The United States' withdrawal from its extensive military involvement in Vietnam and the resignation of Richard Nixon helped bring about a sense of malaise and mistrust in political authority. The United States experienced an economic recession, but the economy of Japan prospered. The economies of many third world countries continued to make steady progress in the early 1970s, because of the green revolution.
They might have thrived and become stable in the way that Europe recovered after the war through the Marshall Plan; however, their economic growth was slowed by the oil crisis. Women were finally entitled to equal pay (whether they got it or not was a different matter), the first kidney transplant was televised and dog spectacles were patented. Womblemania hit Britain, and building blocks had never been so much fun. Lego was Toy of the Year for the second year running and parents had to get used to finding lumps of plastic embedded in their bruised feet.
The wedge-shaped Lotus Esprit, which later found fame as James Bonds ride in "For Your Eyes Only", was launched. Sadly conventional models would not operate under water. The pop video was born. A seven minute rock opera complete with dodgy visuals gave Freddie Mercurys Queen their first number one single, "Bohemian Rhapsody". The world was in danger of exploding in a burst of static as polyester ruled disco fashion. Only animals wore fur, as lobbyists took to throwing blood or paint over wealthy women draped in dead fox or mink.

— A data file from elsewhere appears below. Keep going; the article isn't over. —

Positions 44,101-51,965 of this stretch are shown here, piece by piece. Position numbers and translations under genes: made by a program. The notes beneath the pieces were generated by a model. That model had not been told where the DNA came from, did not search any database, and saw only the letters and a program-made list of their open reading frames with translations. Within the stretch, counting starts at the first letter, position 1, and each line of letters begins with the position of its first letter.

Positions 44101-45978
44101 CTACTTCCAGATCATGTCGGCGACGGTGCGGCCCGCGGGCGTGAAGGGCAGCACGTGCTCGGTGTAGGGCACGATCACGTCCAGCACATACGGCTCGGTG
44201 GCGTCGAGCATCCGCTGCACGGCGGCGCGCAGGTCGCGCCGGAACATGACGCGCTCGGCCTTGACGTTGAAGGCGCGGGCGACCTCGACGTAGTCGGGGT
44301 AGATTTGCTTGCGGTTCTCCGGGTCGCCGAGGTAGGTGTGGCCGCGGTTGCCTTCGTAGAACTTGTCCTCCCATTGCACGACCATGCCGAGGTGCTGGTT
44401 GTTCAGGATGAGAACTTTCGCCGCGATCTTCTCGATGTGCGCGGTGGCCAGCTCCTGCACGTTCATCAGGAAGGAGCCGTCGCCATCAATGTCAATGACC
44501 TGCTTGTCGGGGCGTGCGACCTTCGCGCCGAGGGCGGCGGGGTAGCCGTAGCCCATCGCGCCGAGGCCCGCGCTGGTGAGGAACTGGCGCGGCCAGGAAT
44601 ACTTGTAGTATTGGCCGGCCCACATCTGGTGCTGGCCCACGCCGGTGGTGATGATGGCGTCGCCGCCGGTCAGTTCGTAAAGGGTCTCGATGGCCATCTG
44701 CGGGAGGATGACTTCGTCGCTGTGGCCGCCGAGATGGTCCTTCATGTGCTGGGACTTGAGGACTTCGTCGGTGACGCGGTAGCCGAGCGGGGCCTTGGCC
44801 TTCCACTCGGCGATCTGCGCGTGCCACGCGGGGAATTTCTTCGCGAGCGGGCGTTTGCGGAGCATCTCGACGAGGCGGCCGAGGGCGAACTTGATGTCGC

The first ethos of the 1970s emerged from a transition of the global social structure. It reflected the transition from the decline of colonial imperialism since the end of World War II to globalization and the rise of a new middle class in the developing world. Globally, the 1970s had several features that were similar and definitive across economic levels and regions.